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Improve your mental health by taking a break from social media


According to new research, a social media break for just a week improves an individual’s overall level of well-being, as well as reduced symptoms of depression and anxiety which helps people manage their mental health.

The findings of the research were published in the journal Cyberpsychology Behavior and Social Networking. The study, carried out by a team of researchers at the University of Bath, studied the mental health effects of a weeklong social media break. For some study participants, this meant releasing approximately nine hours of their week, which would otherwise have been spent scrolling through Instagram, Facebook, Twitter and TikTok.

For the study, the researchers randomly allocated 154 individuals aged 18 to 72 who used social media every day into either an intervention group, where they were asked to stop using all social media for one week or a control group, where they could continue scrolling as normal. At the beginning of the study, baseline scores for anxiety, depression, and wellbeing were taken.

Participants reported spending an average of 8 hours per week on social media at the start of the study. One week later, the participants who were asked to take the one-week break had significant improvements in wellbeing, depression, and anxiety than those who continued to use social media, suggesting a short-term benefit.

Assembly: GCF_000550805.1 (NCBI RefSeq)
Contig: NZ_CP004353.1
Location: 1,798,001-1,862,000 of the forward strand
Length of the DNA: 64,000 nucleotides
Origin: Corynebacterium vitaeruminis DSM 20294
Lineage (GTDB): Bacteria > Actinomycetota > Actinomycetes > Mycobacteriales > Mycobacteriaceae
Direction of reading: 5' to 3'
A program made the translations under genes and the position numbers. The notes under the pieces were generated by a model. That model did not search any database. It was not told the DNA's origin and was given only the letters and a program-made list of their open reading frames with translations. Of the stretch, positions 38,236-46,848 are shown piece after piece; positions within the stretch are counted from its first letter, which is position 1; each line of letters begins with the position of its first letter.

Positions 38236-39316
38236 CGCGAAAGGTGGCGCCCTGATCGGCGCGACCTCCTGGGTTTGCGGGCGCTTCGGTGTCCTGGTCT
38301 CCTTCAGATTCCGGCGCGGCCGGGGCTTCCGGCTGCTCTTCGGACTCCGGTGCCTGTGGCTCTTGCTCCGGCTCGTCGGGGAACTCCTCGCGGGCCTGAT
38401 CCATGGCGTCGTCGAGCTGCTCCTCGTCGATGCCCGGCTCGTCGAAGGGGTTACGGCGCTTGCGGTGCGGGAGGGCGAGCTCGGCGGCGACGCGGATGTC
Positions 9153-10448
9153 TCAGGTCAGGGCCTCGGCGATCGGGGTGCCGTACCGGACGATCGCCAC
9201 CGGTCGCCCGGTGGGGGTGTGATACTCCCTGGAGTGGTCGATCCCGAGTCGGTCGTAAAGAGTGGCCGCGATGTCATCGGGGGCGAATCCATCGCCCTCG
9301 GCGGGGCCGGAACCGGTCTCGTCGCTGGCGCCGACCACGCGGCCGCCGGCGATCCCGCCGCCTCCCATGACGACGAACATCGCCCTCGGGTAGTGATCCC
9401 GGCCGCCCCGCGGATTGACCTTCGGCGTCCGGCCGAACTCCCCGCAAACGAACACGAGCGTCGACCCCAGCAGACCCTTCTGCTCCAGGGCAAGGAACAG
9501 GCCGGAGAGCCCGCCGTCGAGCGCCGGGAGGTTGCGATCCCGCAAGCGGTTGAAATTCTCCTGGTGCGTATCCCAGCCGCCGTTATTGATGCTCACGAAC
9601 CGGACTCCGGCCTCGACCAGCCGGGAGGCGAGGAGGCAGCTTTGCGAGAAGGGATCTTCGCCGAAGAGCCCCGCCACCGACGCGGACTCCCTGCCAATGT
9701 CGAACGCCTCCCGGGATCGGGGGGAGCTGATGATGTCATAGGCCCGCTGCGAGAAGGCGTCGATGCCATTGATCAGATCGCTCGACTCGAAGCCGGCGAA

Participants asked to take a one-week break reported using social media for an average of 21 minutes compared to an average of seven hours for those in the control group. Screen usage stats were provided to check that individuals had adhered to the break.

Inflation in Japan hits seven year high

currency of japan

currency of japan

Japan’s core consumer prices posted their most significant jump in seven years in April, official data showed Friday, as global commodity prices soared and the yen slumped against the dollar.

According to figures released by the internal affairs ministry, the core consumer price index, which excludes fresh food, jumped 2.1 percent year on year.

It was the first time since March 2015 that the figure has breached the 2.0 percent set by the Bank of Japan as its long-term inflation target.

Against market expectations of 2.0 percent, the reading is the eighth consecutive monthly increase following a 0.8 percent rise in March.

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